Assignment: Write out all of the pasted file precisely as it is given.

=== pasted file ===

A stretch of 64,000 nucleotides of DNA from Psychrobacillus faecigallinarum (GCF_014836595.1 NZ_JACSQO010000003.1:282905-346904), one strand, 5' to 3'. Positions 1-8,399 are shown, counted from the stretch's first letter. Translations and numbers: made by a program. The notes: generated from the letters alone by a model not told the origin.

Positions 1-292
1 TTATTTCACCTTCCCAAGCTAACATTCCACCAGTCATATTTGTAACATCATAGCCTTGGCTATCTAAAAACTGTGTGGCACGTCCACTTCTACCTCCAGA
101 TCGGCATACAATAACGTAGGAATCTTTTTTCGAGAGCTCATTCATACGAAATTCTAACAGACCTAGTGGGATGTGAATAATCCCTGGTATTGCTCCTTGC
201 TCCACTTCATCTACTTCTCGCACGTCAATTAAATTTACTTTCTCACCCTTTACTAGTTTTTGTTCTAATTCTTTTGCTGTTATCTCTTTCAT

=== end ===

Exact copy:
A stretch of 64,000 nucleotides of DNA from Psychrobacillus faecigallinarum (GCF_014836595.1 NZ_JACSQO010000003.1:282905-346904), one strand, 5' to 3'. Positions 1-8,399 are shown, counted from the stretch's first letter. Translations and numbers: made by a program. The notes: generated from the letters alone by a model not told the origin.

Positions 1-292
1 TTATTTCACCTTCCCAAGCTAACATTCCACCAGTCATATTTGTAACATCATAGCCTTGGCTATCTAAAAACTGTGTGGCACGTCCACTTCTACCTCCAGA
101 TCGGCATACAATAACGTAGGAATCTTTTTTCGAGAGCTCATTCATACGAAATTCTAACAGACCTAGTGGGATGTGAATAATCCCTGGTATTGCTCCTTGC
201 TCCACTTCATCTACTTCTCGCACGTCAATTAAATTTACTTTCTCACCCTTTACTAGTTTTTGTTCTAATTCTTTTGCTGTTATCTCTTTCAT